As the world is watching whether United States President Joe Biden will deliver on the promise made by his predecessor to withdraw US troops from Afghanistan, the contingent of their small NATO ally Hungary is already down to just a handful of soldiers, daily Magyar Nemzet reports.
“The time has come for us to withdraw our forces from the country together,” US Secretary of State Antony Blinken said at a meeting of NATO ministers on Wednesday.
In response to a question by Magyar Nemzet, the Hungarian Defense Ministry said that the number of Hungarian troops present in Afghanistan is already down to just ten.
Foreign Minister Péter Szijjártó announced two years ago, in line with the then Washington strategy, that Hungary would send another 70 troops to Afghanistan to strengthen the fight against terrorism. Compared to this, not only will there be no reinforcement, but Hungary has also significantly reduced its staff from a peak of 90 over the years. According to Honvédelem.hu news, the last shift of eight people arrived in Mazar-i-Sharif with the Hungarian Army’s Airbus A319 passenger plane in early March, which is the only base in Afghanistan where Hungarians serve.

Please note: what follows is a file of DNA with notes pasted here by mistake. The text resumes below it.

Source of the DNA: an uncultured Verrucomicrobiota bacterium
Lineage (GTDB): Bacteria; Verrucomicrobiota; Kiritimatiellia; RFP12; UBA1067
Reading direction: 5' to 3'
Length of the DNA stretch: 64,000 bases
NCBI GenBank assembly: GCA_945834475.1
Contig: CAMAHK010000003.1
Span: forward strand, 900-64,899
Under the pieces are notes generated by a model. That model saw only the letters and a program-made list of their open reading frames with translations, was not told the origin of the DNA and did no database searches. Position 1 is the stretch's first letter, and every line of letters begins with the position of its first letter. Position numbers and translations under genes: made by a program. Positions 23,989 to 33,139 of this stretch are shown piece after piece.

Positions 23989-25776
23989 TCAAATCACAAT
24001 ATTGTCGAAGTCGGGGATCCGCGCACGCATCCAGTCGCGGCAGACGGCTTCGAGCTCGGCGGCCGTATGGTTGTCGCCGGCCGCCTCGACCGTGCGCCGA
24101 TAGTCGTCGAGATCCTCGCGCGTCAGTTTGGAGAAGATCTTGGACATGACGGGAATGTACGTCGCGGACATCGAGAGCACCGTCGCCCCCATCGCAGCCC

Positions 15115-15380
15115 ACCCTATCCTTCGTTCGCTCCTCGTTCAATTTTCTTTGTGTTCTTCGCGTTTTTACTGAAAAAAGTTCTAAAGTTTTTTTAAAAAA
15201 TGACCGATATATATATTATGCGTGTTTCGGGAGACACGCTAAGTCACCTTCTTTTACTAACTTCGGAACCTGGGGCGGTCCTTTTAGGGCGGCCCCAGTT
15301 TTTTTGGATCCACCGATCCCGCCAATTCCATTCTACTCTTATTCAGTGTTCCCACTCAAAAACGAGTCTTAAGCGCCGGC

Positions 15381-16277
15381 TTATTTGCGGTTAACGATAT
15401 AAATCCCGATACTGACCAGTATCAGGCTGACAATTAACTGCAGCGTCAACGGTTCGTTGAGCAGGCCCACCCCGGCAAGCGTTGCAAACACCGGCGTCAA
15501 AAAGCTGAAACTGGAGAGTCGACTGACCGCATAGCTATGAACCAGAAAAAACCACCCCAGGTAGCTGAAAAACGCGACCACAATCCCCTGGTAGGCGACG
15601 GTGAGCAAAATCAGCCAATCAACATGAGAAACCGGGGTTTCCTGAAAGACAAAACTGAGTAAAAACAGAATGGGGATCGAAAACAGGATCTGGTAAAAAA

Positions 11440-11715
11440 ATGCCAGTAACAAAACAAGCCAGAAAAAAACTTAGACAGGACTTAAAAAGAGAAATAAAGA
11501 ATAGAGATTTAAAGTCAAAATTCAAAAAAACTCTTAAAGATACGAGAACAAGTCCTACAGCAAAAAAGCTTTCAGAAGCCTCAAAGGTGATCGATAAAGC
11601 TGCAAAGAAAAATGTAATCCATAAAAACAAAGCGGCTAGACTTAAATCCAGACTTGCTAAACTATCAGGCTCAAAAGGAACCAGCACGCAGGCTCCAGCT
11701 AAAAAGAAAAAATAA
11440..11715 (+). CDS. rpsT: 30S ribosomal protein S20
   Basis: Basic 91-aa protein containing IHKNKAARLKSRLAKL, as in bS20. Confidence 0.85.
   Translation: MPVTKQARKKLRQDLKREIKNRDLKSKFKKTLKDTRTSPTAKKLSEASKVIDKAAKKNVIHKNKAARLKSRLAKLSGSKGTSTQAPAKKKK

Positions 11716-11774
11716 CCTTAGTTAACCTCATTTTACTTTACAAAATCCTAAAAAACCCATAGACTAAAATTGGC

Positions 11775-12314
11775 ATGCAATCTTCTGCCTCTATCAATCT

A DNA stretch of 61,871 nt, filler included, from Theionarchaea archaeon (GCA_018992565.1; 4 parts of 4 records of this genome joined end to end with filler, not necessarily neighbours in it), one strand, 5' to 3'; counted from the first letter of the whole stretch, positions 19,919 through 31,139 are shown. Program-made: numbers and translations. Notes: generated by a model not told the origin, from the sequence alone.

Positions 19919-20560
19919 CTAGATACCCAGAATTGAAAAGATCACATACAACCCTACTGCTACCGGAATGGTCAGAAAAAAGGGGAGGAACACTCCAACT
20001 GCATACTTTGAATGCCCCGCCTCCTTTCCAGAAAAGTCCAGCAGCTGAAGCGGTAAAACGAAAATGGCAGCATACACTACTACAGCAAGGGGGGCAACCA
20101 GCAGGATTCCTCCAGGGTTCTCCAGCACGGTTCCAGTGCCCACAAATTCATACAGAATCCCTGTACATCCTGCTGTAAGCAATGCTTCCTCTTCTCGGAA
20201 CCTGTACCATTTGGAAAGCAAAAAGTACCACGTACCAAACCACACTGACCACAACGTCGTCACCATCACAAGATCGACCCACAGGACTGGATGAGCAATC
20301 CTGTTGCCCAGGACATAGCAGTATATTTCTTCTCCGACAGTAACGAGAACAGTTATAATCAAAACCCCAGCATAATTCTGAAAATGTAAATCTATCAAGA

Hungary’s Afghanistan contingent is but a small part of its total allied mission ceiling of 1,200, increased from 1,000 back in 2019 in line with the Hungarian government’s promise to assume its fair share in NATO, U.N. and EU missions. Its currently largest presence is in the KFOT peacekeeping force in Kosovo, of which Hungary will also assume command from this autumn.
The token Hungarian presence in Afghanistan, however, will continue even if the United States leaves the country. The German government decided this March to maintain the Afghanistan NATO mission led by Germany, most of whom provide training for the Afghan armed forces. Germany will even increase its presence there to 1,300 next January from the current 1,100.
The year 2020 marked the lowest number of US military casualties since the end of World War II — only ten troops died and of those only four in military actions.
Title image: Hungarian troops in Afghanistan. (source: honvedelem.hu)